How the DSM-5 Diagnoses Autism
The DSM-5 consolidates many of the historical diagnostic understandings of autism, but it does so at the possible risk of excluding people with milder forms of the disorder.
The Earliest Understanding of Autism
As the understanding of autism spectrum disorder has grown, so has the way autism has been defined and diagnosed. When the disorder was first categorized in 1943 by Leo Kanner, an Austrian-American psychiatrist, it was thought to be a type of childhood schizophrenia that developed from neglectful parenting.
Over the next few decades, autism was reclassified as a set of developmental disorders (still erroneously believed to be the result of bad parenting) before finally being seen as a spectrum condition with numerous presentations of impairment.
This evolution is seen in how the Diagnostic and Statistical Manual of Mental Disorders (DSM), produced by the American Psychiatric Association (APA), has repeatedly revised its diagnostic definition of autism spectrum disorder. When the second edition of the DSM was published in 1952, it used Leo Kanner’s prognosis of autism as a deep form of emotional disturbance because of how he noticed that children with autism displayed “extreme aloneness” and an “anxiously obsessive desire for the maintenance of sameness.”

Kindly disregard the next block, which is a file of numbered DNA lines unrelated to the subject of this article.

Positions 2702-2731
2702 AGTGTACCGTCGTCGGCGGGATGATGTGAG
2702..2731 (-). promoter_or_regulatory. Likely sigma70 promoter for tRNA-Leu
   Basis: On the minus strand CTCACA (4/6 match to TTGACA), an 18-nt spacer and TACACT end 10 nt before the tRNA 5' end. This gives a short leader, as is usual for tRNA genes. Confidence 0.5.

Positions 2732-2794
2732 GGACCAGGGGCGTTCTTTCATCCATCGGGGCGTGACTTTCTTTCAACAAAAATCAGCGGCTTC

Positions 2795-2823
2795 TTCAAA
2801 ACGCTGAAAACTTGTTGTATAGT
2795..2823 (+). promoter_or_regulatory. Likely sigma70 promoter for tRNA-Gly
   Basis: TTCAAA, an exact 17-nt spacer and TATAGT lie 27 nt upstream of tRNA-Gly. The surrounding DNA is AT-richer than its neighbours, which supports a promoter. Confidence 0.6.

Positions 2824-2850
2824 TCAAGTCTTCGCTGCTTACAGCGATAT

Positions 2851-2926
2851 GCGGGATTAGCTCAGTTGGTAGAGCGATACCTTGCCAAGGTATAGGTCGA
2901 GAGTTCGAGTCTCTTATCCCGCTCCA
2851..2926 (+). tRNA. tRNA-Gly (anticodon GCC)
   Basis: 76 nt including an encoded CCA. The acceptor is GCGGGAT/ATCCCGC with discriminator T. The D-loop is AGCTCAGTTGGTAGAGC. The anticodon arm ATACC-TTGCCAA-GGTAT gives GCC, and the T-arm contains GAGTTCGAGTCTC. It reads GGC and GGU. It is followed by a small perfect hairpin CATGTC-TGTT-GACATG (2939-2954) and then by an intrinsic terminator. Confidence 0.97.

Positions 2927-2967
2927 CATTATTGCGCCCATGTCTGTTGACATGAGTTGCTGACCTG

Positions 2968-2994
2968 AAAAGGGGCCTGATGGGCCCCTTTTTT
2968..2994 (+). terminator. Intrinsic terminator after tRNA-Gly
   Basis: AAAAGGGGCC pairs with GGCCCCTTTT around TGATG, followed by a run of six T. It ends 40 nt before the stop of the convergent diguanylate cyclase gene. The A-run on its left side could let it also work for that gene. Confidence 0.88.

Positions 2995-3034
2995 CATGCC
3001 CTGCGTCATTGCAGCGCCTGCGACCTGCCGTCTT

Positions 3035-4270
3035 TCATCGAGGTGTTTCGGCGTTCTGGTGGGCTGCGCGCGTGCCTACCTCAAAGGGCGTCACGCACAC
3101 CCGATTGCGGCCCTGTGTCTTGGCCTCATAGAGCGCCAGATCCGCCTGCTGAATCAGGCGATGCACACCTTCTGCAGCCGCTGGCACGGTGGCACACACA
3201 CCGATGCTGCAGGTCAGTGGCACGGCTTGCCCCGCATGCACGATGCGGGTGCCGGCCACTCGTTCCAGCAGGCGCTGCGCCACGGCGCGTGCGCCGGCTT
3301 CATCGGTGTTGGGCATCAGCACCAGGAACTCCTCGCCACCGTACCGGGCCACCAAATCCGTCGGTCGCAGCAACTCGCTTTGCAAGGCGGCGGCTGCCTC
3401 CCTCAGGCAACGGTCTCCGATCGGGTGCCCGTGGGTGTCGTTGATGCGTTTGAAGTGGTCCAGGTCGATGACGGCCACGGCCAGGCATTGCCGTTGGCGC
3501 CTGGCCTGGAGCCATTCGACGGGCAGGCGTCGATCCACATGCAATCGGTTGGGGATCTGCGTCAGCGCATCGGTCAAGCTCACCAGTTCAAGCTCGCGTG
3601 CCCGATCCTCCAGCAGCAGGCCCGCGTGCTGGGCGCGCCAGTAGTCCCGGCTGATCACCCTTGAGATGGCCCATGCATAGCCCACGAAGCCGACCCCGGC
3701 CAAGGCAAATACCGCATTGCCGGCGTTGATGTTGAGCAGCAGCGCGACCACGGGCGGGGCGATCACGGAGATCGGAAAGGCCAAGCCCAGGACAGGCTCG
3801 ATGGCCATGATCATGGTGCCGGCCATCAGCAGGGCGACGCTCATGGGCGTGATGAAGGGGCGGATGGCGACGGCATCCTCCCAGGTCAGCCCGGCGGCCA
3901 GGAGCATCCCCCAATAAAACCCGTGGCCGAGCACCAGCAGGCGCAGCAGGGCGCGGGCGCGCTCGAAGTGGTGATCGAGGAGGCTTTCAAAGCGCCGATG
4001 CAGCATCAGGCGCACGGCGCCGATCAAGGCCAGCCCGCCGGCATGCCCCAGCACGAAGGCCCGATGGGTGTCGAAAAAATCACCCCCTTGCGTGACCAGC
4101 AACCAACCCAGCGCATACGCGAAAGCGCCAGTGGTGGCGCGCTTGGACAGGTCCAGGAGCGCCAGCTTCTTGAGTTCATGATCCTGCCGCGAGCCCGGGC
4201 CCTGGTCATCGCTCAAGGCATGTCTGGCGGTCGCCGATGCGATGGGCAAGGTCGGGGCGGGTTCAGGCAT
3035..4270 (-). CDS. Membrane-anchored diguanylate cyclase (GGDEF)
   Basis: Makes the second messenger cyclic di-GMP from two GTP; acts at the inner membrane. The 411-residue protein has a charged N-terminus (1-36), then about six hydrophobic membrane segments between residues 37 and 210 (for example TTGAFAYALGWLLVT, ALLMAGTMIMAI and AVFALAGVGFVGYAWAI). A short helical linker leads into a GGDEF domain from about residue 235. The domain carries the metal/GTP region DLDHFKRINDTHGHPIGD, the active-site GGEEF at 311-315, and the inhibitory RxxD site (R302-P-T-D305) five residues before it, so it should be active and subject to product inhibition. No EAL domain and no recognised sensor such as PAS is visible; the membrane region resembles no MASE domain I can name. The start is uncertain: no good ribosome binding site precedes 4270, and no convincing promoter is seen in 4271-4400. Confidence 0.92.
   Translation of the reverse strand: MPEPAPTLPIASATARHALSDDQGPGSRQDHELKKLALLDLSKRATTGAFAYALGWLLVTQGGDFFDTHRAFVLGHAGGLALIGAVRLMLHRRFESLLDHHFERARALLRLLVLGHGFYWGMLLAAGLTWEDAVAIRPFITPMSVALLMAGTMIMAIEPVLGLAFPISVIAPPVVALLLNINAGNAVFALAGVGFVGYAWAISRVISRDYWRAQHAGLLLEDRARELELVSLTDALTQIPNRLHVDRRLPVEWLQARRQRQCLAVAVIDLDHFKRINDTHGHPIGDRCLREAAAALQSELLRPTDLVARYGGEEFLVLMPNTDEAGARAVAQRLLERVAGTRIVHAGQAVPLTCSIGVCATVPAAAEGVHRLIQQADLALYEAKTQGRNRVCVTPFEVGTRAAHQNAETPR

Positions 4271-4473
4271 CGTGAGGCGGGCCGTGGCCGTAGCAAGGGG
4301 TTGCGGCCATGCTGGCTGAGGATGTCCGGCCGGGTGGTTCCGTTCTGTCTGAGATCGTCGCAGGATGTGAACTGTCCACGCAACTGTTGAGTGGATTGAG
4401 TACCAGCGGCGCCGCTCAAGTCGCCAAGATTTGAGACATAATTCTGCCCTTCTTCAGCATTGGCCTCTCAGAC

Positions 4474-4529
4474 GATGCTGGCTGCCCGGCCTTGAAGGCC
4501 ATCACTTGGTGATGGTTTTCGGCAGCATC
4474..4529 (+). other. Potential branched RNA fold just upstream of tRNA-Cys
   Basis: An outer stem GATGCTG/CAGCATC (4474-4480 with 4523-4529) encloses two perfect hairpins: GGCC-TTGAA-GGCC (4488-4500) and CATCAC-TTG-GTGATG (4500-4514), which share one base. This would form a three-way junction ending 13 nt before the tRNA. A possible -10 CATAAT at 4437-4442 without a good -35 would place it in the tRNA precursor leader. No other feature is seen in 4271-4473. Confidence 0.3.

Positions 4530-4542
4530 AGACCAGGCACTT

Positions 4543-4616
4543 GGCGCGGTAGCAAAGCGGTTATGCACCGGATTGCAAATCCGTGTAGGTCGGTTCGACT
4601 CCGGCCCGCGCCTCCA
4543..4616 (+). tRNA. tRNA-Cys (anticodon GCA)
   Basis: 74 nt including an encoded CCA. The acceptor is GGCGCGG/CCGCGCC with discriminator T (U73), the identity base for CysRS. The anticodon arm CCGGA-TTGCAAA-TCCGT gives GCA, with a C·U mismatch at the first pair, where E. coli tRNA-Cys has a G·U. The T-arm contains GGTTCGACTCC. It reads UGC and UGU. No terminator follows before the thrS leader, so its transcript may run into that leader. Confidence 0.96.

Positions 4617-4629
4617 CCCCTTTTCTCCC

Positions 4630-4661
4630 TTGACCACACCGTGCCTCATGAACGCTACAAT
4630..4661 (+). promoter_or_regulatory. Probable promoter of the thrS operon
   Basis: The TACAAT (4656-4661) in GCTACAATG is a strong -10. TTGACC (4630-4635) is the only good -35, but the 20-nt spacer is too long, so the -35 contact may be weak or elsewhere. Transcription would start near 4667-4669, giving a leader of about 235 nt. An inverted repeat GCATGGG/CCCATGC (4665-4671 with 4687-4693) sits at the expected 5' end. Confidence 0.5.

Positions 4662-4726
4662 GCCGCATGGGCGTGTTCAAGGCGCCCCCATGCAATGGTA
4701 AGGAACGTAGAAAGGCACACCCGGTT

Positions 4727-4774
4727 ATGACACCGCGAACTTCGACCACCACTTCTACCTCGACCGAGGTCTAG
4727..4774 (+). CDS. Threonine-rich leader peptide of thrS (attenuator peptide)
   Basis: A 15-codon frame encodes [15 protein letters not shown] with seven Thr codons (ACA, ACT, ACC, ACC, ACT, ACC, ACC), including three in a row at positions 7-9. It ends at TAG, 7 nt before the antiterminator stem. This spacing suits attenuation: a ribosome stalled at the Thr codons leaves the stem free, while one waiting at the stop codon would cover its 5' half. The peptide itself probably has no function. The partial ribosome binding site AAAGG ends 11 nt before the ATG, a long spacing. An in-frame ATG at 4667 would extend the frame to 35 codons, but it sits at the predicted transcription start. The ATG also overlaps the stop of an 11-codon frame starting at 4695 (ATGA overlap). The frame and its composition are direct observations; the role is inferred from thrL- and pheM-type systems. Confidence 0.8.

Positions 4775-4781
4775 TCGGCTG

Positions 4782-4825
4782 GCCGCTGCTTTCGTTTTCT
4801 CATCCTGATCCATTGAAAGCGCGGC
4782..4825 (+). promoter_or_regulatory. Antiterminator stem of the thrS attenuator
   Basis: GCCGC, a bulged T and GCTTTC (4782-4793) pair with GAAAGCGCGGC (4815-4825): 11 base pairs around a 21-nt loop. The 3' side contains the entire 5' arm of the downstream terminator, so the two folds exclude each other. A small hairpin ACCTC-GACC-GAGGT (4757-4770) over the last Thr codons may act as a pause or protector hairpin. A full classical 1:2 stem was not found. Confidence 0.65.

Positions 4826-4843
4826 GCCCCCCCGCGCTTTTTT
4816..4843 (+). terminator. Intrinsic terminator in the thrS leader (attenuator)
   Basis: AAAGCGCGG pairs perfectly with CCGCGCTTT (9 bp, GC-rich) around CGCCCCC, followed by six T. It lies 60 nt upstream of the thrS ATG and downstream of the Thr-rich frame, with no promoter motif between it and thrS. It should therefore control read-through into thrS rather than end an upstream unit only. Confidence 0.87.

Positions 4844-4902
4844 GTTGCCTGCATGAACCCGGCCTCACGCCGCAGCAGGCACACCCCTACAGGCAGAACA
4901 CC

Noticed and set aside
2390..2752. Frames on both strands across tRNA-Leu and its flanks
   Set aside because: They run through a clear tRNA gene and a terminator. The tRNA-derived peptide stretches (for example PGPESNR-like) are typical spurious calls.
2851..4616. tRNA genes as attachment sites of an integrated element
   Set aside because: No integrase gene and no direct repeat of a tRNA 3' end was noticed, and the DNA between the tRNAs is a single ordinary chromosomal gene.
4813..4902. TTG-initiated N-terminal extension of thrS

The DSM-II classified autism as a psychiatric condition, calling it a form of childhood schizophrenia with separation from reality. So entrenched was the theory that “pathologically aloof parents” were responsible for their child’s emotional withdrawal that psychologists publicly attributed autism to so-called “refrigerator mothers.”
From DSM-II to DSM-III
By the 1970s, the theory of autism being the product of cold and detached parenting had fallen out of favor. More and more research pointed to the roots of the disorder lying in brain development, which suggested a biological factor.
In 1980, the third edition of the DSM was published. It created a separate diagnosis for autism and removed it from schizophrenia, calling autism a “pervasive developmental disorder.”